History of Newbury Maine
settlers of Newbury were not religious enthusiasts or pilgrims who fled
from religious persecution in England. They were substantial, law abiding,
loyal English tradesmen, of that staunch middle class that was the backbone
Those that settled Newbury came at different times and on different ships, between the end of April, 1634 and July, 1635.In one of the first ships arriving in 1635, came Thomas Parker a minister along with a small company of settlers. They went first to Agawam (Ipswich) and later along with their countrymen, who came from Wiltshire, England, to Newbury.
May 6, 1635, before the settlers had moved from Ipswich to Newbury,
the House of Deputies passed a resolution that "Quascacunquen" was to
be established as a plantation and its name was to be changed to NEWBURY.
So Newbury was named before the first settlers arrived, interestingly
Thomas Parker had taught school in Newbury, Berkshire, England before
coming to America.
The first settlers came by water from Ipswich, through Plum Island Sound, and up the Quascacunquen River, which was later renamed the Parker River. There had been a few fisherman occupying the banks of the Merrimack and Parker rivers before this, but they were not permanent settlers. These settlers came to Newbury in May or June of 1635. Ships from England began to arrive almost immediately with cattle and more settlers. Governor Winthrop, in his history of New England under the date of June 3, 1635, records the arrival of two ships with Dutch cattle along with the ship "James", from Southampton bringing more settlers. This is the same ship that brought "our" Richard Knight to America!
Newbury was, therefore, begun as a stock raising enterprise and the settlers came to engage in that business and to establish homes for themselves. In total fifteen ships came in June and one each in August, November and December bringing still more families to the settlement.
There is no record of how many families arrived in the first year. Houses were erected on both sides of the Parker River. The principal settlement was around the meeting house on the lower green. The first church in Newbury could not have been formed before June, as some of those recorded at its formation are not recorded as having arrived until June.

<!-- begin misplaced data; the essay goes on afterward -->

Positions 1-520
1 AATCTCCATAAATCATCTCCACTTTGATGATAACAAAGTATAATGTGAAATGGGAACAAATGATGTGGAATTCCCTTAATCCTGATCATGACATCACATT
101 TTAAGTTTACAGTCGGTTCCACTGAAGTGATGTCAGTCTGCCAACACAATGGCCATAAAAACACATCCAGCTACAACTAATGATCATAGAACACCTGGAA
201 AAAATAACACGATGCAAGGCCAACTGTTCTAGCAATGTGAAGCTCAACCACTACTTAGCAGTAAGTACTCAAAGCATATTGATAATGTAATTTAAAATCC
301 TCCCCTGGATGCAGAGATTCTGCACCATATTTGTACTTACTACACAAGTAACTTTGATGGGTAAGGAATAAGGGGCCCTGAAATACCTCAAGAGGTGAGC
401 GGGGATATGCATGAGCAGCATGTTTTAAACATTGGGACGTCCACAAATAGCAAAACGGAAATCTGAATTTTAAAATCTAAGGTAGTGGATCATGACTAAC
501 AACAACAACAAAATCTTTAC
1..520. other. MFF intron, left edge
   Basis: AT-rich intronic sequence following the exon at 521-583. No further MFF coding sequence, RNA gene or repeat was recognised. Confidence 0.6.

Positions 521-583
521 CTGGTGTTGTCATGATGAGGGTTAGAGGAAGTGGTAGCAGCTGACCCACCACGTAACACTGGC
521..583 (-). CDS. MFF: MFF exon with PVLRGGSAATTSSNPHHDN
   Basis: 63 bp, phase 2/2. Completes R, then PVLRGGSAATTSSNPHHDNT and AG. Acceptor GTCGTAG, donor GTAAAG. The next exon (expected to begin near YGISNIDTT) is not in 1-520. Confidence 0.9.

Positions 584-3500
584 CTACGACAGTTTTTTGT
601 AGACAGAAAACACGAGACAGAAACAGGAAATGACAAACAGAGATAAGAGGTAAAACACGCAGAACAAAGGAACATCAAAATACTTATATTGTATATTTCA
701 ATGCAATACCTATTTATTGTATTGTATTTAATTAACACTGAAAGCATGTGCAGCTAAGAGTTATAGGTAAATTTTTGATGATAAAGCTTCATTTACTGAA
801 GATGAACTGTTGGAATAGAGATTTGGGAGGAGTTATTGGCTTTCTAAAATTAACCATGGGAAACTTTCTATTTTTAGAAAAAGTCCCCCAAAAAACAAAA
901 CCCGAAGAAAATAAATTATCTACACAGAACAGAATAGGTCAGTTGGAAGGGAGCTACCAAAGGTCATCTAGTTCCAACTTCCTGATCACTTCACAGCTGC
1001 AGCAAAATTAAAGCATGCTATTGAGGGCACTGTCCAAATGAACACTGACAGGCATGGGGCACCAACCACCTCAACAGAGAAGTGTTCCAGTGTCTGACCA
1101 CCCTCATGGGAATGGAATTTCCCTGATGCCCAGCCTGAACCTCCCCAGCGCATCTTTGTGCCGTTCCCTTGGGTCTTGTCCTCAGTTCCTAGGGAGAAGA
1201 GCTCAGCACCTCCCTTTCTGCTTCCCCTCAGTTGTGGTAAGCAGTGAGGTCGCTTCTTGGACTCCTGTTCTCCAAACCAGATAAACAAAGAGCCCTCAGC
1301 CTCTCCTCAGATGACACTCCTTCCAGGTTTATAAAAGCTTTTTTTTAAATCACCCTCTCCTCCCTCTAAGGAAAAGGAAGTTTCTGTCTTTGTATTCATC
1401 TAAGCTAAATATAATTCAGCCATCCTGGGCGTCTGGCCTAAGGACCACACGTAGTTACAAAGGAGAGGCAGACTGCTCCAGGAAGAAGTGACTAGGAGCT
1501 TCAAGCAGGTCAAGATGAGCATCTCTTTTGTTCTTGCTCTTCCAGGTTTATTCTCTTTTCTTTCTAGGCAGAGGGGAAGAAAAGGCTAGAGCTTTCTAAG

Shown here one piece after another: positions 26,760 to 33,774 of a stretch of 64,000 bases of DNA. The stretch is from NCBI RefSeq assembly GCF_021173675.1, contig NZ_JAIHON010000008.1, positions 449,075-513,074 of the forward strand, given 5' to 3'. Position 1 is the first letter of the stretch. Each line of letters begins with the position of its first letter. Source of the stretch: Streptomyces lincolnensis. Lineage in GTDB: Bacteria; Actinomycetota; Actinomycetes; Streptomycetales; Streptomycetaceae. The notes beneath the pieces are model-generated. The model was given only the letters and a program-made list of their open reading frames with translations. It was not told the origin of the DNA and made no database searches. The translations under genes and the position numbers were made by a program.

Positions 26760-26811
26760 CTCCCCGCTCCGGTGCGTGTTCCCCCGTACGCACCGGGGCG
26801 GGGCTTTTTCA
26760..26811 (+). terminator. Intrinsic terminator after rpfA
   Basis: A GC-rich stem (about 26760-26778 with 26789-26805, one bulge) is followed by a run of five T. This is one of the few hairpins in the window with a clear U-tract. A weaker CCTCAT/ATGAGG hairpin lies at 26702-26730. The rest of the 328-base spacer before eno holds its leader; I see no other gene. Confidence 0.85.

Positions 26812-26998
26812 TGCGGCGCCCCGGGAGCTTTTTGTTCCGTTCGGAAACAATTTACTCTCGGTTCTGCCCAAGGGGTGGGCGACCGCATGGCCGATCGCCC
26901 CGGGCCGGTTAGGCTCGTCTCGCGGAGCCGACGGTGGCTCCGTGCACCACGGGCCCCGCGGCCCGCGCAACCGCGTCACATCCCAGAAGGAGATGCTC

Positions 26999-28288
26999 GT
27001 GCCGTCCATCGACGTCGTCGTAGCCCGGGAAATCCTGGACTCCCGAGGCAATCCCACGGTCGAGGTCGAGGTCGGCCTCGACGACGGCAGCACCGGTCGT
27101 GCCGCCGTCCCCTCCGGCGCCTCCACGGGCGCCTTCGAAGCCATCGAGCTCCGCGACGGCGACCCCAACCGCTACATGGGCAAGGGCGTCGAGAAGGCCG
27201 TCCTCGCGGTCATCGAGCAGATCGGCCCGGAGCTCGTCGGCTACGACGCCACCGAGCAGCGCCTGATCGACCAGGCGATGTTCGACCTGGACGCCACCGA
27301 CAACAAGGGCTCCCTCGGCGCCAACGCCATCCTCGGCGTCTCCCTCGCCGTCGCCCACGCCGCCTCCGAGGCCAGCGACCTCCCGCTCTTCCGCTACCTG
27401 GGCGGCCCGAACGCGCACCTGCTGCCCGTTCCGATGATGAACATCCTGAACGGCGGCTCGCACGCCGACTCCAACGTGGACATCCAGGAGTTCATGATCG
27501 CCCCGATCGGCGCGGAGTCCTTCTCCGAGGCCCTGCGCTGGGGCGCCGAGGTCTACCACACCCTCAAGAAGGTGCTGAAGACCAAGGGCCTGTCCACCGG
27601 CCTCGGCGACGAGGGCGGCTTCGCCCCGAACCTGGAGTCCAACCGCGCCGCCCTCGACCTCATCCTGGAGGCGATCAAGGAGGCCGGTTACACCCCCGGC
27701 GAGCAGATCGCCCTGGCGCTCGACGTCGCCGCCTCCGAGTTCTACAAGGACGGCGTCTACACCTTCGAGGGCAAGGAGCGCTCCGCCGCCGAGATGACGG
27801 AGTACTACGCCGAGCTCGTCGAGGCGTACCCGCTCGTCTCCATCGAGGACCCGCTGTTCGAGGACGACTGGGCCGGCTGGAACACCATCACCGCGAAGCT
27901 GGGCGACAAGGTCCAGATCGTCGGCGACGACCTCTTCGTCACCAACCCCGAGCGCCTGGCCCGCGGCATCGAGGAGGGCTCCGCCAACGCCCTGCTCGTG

In the division of land the first settlers recognized the scripture rule, "to him that hath shall be given," and the wealth of each grantee can be estimated by the number of acres given him.
The reason for establishing Newbury, as stated above, was not in fleeing from religious persecution but to utilize vacant lands and to establish a profitable business for the members of a stock-raising company.
When they arrived in Massachusetts, the settlers found that the state had established the Congregational form of religion. Everyone was taxed to support the Congregational Society and was commanded to attend worship at the meeting house. The Reverend Thomas Parker was a member of the stock raising company and was also the minister of the settlers.
The outlying settlers had a long journey to the meeting house. The congregations were in danger of attacks from Indians and wild beasts on their way to and from worship. There was a constant dread of attack during the time of services and all able bodied inhabitants were required to bring their weapons to church. Sentinels were posted at the doors.
In spite of the hardship and danger, the population steadily increased in number and gradually improved its worldly condition. Being cramped for room, the settlers moved up to the upper or training green. This was in order to get tillable land and engage in commercial pursuits. This movement began in 1642. Each had been allotted half an acre for a building lot on the lower green, on the upper green each was to have four acres for a house lot. Also on the upper green a new pond was artificially formed for watering cattle.
The new town gradually extended along the Merrimack River to the mouth of the Artichoke River. It appears that all desirable land in this region was apportioned among the freeholders by October 1646. The land beyond was ordered to lie perpetually common. This tract of common land was a part of Newbury and what is now West Newbury. The Indian threat had disappeared as most of the Indians in the region had been exterminated by an epidemic. The first record of an Indian living in Newbury is in January 1644, when a lot was granted to "John Indian."
Over the following years some notable, though not earth shaking events occurred in Newbury.
Today Newbury is a quiet New England town, rich in heritage, the birthplace of many things American, not the least of which is an abiding reverence for our past..